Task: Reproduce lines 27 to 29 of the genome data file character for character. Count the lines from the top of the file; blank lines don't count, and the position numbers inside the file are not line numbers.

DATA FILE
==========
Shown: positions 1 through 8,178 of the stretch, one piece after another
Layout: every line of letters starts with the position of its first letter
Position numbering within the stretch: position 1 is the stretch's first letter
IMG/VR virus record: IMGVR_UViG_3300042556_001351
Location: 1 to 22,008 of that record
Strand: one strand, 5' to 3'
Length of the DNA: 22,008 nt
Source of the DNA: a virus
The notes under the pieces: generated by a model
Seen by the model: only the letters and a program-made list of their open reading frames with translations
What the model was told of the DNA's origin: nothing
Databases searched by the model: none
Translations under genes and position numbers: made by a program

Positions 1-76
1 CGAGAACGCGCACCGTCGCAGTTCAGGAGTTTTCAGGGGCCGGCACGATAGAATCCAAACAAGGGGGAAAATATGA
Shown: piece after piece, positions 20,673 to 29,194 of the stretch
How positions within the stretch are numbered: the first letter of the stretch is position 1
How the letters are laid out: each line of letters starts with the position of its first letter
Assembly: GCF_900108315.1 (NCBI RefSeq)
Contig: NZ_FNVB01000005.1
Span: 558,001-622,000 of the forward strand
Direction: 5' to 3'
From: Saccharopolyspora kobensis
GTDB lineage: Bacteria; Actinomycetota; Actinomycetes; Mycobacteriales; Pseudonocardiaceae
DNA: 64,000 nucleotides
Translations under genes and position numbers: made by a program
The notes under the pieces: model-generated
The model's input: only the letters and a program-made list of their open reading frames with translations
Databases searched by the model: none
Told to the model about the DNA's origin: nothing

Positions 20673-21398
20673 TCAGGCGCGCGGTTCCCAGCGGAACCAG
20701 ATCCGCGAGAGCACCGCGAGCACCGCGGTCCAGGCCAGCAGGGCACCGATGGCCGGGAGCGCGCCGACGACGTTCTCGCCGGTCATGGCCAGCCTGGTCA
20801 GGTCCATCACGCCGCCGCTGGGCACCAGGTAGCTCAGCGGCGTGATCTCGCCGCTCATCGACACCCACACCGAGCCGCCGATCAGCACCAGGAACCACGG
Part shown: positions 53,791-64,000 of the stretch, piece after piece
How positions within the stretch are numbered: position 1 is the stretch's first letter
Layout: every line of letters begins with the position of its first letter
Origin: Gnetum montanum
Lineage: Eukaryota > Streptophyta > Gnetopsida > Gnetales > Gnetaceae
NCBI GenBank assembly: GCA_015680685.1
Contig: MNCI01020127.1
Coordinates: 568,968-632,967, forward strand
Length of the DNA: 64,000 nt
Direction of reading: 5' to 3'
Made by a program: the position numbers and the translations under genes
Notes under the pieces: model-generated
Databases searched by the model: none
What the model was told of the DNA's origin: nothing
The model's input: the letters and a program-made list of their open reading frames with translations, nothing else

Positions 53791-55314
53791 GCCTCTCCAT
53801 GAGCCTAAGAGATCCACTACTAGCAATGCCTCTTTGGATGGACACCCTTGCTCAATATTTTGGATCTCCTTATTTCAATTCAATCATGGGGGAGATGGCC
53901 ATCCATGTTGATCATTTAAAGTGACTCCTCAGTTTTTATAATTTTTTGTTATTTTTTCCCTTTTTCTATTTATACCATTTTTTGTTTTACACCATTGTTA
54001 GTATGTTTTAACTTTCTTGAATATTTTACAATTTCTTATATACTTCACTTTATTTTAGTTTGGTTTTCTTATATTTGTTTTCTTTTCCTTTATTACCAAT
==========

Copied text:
The notes under the pieces: model-generated
The model's input: only the letters and a program-made list of their open reading frames with translations
Databases searched by the model: none